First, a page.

The Boundary Commission

Drawing the International Border While Calling Marcus Home

How is an international border drawn and who does the drawing?

The United States-Canadian border in the Pacific Northwest is clearly marked and border agents at defined crossing points regulate movement from one side to the other. This system is the direct result of the hard work done by the United States and British Boundary Commissions. In the late 1850s hundreds of men descended on the rural and mountainous region to do the hard work of drawing the international border—and for much of that time, especially during the winter months, they used Marcus and surrounding areas as their base camp.

Both countries had their own commission, assigned to work independently of one another on the same goal of building base stations, cutting trails, and erecting monuments to identify the location of the 49th parallel. The men cleared brush, built bridges, collected specimens, surveyed topography, and packed supplies. Their teams were made up of astronomers, surveyors, naturalists, topographers, surgeons, laborers, teamsters, veterinarians, engineers, quartermasters, interpreters, and geologists. The teams worked in small groups and the work was slow. For example, it would take a month for a team of as many as eighteen men to clear just thirty-five miles of trail.

After crossing the Cascade Mountain Range, the United States Boundary Commission made a base camp at the military base Fort Colville, located near the present day city of Colville, Washington. The British Boundary Commission built their base camp in present day Marcus, Washington just north of the Hudson Bay Company’s Fort Colvile, located on Marcus flats. These base camps were heavily inhabited during the winter months when the boundary work was halted due to harsh weather conditions. Each spring, after the snow thawed, the crews would depart, return to where they left off the previous season, and continue drawing the line eastward.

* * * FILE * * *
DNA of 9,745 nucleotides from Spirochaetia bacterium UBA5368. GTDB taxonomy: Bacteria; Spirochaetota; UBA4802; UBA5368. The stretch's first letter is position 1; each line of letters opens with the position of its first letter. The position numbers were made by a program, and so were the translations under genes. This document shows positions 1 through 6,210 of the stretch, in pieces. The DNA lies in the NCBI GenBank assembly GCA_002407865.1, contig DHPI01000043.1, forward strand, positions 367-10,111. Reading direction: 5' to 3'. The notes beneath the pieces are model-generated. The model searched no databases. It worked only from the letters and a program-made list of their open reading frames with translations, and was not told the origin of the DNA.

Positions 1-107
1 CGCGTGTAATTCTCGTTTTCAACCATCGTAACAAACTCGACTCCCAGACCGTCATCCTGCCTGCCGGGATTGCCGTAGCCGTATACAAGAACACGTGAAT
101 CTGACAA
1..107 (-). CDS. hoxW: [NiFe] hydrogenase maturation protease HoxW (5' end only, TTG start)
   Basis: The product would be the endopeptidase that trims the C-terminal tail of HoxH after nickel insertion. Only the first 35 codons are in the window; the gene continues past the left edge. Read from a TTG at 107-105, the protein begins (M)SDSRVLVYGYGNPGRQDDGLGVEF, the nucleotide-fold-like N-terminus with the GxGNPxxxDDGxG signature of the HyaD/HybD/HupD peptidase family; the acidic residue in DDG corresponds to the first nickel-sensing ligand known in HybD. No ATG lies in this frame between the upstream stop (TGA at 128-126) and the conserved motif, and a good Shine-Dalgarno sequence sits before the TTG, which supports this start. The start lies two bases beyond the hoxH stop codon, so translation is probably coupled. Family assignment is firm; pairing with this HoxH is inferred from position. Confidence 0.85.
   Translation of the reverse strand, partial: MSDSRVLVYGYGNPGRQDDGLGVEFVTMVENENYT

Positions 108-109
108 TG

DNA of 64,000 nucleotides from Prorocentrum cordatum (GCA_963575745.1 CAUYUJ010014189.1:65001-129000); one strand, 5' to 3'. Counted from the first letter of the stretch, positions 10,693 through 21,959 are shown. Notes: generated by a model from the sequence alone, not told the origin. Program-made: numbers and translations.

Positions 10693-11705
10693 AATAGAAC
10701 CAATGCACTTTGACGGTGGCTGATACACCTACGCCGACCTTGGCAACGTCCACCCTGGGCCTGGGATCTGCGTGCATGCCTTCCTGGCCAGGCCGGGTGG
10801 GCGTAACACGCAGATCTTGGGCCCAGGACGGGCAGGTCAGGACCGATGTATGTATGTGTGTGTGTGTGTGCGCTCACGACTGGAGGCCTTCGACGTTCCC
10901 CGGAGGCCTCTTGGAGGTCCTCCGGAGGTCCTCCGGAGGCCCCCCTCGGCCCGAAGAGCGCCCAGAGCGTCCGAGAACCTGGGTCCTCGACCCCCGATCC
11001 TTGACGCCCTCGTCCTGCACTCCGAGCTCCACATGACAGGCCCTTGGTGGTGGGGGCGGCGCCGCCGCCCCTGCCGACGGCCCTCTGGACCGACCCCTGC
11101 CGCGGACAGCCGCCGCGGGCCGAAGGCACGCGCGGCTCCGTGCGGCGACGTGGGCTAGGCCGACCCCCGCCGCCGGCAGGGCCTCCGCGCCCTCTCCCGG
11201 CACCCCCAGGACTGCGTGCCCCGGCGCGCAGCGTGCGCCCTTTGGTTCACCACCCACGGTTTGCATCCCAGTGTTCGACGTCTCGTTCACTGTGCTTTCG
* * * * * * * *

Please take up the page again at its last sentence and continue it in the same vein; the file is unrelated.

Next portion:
The work was completed in 1862 when the crews reached the Continental Divide. Over the 409.5 mile boundary, twenty-eight base stations had been built and 161 monuments were erected. Even though the two commissions had worked independently, their work was surprisingly consistent. Their jobs finished, most of the men departed the area for other opportunities but the international boundary will always serve as reminder of the work of the International Boundary Commission.



The Boundary Commission
National Park Service Interpreter, Brandon Cadwell, talks about the International Boundary Commission and why it is important. ~ Source: Interview with Brandon Cadwell, 8/7/2017. ~ Creator: Logan Camporeale
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